Recent increase noted in pubic hair grooming injuries

Recent increase noted in pubic hair grooming injuries
Over the last decade there has been a five-fold increase in injuries relating to pubic hair grooming presenting to the emergency department, most of which are due to the use of razors, according to research published in the December issue of Urology.

(HealthDay)—Over the last decade there has been a five-fold increase in injuries relating to pubic hair grooming presenting to the emergency department, most of which are due to the use of razors, according to research published in the December issue of Urology.

Allison S. Glass, M.D., of the University of California in San Francisco, and colleagues used prospectively collected data from the National Electronic Surveillance System to identify incidents of genitourinary (GU) injury related to pubic hair grooming during the years 2002 to 2010.

The researchers found that, during this time period, the number of visits reporting to the emergency department related to pubic hair grooming increased five-fold, for an estimated total of 11,704 visits. Slightly more than half (56.7 percent) of these incidents occurred in women, and the average patient age was 30.8 years. Eighty-three percent of these injuries were due to shaving razors. The most common type of injury was laceration (36.6 percent), with the external female genitalia the most common site of injury (36.0 percent). Almost all injuries (97.3 percent) were treated within the and patients were subsequently discharged.

"The of patients with GU injuries from grooming products largely parallel observations about cultural changes and grooming practices in the United States. Although hair removal products account for a small proportion of GU injuries, the increasing number of incidents in both is an important concern for practitioners," the authors write. "Health care practitioners should consider counseling patients against nonelectric razor use in pubic hair grooming to help prevent injury."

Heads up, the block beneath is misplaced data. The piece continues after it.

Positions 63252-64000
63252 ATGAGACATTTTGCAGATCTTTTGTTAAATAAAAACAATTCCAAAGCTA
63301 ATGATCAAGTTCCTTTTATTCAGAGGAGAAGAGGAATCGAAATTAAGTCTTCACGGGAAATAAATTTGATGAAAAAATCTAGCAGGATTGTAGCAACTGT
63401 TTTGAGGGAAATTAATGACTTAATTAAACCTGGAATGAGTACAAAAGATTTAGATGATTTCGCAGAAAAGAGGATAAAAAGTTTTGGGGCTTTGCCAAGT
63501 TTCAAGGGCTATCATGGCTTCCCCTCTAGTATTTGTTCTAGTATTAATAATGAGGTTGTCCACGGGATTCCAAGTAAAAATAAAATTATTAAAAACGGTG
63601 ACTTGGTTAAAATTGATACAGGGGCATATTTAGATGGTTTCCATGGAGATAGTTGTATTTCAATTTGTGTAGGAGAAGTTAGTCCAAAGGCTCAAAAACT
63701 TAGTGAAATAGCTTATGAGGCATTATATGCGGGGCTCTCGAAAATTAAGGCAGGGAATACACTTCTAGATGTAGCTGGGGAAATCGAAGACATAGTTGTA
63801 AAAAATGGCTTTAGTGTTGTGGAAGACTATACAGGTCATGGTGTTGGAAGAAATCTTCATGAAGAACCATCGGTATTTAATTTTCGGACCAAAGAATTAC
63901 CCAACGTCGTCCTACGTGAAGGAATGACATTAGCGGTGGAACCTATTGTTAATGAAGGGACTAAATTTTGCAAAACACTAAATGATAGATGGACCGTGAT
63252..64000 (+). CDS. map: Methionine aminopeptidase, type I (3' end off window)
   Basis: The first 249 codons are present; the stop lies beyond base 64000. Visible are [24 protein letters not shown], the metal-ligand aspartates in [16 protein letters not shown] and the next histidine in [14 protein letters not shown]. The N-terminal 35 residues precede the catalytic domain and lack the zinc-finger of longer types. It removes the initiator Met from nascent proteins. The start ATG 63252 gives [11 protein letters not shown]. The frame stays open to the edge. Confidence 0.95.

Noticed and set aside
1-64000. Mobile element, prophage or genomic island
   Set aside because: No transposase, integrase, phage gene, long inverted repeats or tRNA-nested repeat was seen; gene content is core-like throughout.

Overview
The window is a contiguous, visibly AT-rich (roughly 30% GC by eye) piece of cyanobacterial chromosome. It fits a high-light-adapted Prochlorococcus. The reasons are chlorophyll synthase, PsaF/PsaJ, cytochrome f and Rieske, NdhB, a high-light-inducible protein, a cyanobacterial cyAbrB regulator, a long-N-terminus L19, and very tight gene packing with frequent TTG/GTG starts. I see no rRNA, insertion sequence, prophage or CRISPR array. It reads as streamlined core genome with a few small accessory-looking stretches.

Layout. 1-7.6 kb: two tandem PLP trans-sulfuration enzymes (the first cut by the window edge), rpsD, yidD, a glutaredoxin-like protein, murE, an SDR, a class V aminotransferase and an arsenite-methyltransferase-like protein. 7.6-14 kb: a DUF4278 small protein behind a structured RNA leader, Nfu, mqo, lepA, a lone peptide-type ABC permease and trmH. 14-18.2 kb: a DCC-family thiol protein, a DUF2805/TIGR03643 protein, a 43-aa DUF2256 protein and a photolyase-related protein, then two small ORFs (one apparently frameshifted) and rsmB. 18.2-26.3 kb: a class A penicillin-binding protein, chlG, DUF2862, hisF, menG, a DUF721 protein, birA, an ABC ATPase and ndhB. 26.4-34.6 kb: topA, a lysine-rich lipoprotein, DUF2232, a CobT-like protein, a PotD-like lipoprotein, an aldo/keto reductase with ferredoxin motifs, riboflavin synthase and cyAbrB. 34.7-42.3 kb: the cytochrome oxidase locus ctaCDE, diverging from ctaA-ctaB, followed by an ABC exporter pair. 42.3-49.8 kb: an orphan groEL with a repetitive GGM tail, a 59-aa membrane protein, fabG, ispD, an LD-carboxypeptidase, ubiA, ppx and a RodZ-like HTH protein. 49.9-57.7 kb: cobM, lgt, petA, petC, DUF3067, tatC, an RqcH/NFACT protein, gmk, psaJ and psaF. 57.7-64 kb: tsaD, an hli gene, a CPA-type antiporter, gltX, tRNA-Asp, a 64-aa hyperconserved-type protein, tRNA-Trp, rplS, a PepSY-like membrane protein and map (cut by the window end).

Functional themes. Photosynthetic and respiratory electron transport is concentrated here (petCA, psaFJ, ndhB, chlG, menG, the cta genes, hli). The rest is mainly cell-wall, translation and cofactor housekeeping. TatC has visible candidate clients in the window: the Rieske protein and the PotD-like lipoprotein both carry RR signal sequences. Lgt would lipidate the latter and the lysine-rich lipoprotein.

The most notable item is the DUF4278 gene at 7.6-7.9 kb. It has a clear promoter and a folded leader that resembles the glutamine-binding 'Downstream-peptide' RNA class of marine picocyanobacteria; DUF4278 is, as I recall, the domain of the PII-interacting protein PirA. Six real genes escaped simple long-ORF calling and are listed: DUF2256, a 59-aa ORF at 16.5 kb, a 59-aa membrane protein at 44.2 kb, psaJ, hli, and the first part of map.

More information: Abstract
Full Text (subscription or payment may be required)

add to favorites email to friend print save as pdf

Related Stories

Painful truths about genital injuries

Nov 09, 2012

A comprehensive survey of genital injuries over the last decade involving mishaps with consumer products like clothing, furniture, tools and toys that brought U.S. adults to emergency rooms reveals that such injuries are ...

New study: Women less likely than men to fake soccer injuries

Jul 06, 2011

With the Women's World Cup in full swing in Germany, soccer fans can now rest assured that women are less likely than men to fake on-field injuries, according to a new study by researchers at Wake Forest Baptist Medical Center ...

Recommended for you

Atypical antipsychotics up renal injury risk in seniors

12 hours ago

(HealthDay)—Use of atypical antipsychotic drugs is associated with increased risk of acute kidney injury (AKI) in older adults, according to research published in the Aug. 19 issue of the Annals of Internal Me ...

User comments